Tag Archives | us

How black slaves were routinely sold as ‘specimens’ to ambitious white doctors

Stephen Kenny, University of Liverpool

The history of human experimentation is as old as the practice of medicine and in the modern era has always targeted disadvantaged, marginalised, institutionalised, stigmatised and vulnerable populations: prisoners, the condemned, orphans, the mentally ill, students, the poor, women, the disabled, children, peoples of colour, indigenous peoples and the enslaved.

Human subject research is evident wherever physicians, technicians, pharmaceutical companies (and others) are trialling new practices and implementing the latest diagnostic and therapeutic agents and procedures. And the American South in the days of slavery was no different – and for those looking for easy targets, black slave bodies were easy to come by.

Black bodies in the slave south

There is a rich and rapidly expanding scholarly literature examining the history of human subject research, including studies of the burgeoning bio-medical economy in the US in the 20th century. The Tuskegee experiment and other episodes of medical racism all feature prominently.… Read the rest

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ISIS Now Controls Two-Thirds of the Humvees the US supplied to Iraq to fight terrorists

"US Navy 060322-N-5438H-018 U.S. Army soldiers assigned to the Bravo Battery 3rd Battalion 320th Field Artillery Regiment along with Iraq Army soldiers from the 1st Battalion 1st Brigade 4th Division perform a routine patrol" by U.S. Navy photo By Photographers Mate 3rd Class Shawn Hussong - This Image was released by the United States Navy with the ID 060322-N-5438H-018 (next).This tag does not indicate the copyright status of the attached work. A normal copyright tag is still required. See Commons:Licensing for more information.বাংলা | Deutsch | English | español | euskara | فارسی | français | italiano | 日本語 | 한국어 | македонски | മലയാളം | Plattdüütsch | Nederlands | polski | português | Türkçe | 中文 | 中文(简体)‎ | +/−. Licensed under Public Domain via Wikimedia Commons.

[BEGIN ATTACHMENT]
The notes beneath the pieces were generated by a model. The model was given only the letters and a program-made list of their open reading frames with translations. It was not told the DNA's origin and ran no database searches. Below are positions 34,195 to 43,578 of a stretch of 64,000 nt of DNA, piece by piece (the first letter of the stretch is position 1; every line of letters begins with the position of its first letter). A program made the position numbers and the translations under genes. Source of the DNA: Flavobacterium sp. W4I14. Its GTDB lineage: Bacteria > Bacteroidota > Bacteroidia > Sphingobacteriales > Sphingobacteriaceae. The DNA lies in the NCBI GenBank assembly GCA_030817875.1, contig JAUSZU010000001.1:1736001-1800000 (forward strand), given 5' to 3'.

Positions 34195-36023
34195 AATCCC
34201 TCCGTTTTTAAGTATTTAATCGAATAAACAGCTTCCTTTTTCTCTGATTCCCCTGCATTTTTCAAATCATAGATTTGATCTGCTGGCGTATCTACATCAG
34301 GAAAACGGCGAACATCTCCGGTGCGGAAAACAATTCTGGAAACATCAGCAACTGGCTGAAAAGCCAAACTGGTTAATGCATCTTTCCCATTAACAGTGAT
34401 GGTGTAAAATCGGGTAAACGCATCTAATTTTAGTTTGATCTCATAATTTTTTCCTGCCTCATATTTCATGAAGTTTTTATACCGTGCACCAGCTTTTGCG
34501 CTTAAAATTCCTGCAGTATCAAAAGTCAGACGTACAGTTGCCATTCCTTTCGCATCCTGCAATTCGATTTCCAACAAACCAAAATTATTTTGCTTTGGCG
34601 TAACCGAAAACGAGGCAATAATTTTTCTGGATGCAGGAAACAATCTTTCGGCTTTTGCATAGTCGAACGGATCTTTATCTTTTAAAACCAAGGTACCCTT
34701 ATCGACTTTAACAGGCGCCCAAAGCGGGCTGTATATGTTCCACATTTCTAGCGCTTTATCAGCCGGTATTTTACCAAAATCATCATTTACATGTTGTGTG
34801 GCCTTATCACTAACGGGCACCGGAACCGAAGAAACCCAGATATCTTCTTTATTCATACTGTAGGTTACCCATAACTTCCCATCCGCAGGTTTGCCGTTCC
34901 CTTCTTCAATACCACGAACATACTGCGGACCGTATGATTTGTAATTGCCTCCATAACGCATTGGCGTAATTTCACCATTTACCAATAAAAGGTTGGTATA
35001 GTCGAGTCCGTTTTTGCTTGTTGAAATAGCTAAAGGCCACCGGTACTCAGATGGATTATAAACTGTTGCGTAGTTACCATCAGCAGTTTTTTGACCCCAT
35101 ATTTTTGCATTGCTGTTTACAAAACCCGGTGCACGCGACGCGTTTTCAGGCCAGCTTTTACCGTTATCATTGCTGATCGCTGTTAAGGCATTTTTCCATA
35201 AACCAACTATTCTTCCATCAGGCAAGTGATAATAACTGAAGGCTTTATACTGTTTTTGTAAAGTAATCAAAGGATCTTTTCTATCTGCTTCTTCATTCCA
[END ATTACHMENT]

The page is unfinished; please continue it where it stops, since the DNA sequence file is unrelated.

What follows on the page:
Licensed under Public Domain via Wikimedia Commons.

ISIS now controls more than two-thirds of the Humvees the US supplied and they’ve wasted no time turning them into suicide car bombs.

Jeremy Bender via Business Insider/Yahoo Finance:

More than two-thirds of the Humvees the US supplied to Iraq to fight terrorists have ended up in the hands of Islamic State militants.

And the Islamic State (aka ISIS, ISIL, and Daesh, has not wasted any time in converting those vehicles into one of its deadliest and most nightmarish tools: suicide car bombs.

According to Iraqi Prime Minister Haider al-Abadi, ISIS controls about 2,300 armored US Humvees. Most of those vehicles were seized after ISIS overran Mosul in June 2014.

In addition to being used in further attacks against Iraqi forces, these vehicles were sent over the border to Syria to help ISIS solidify its foothold there.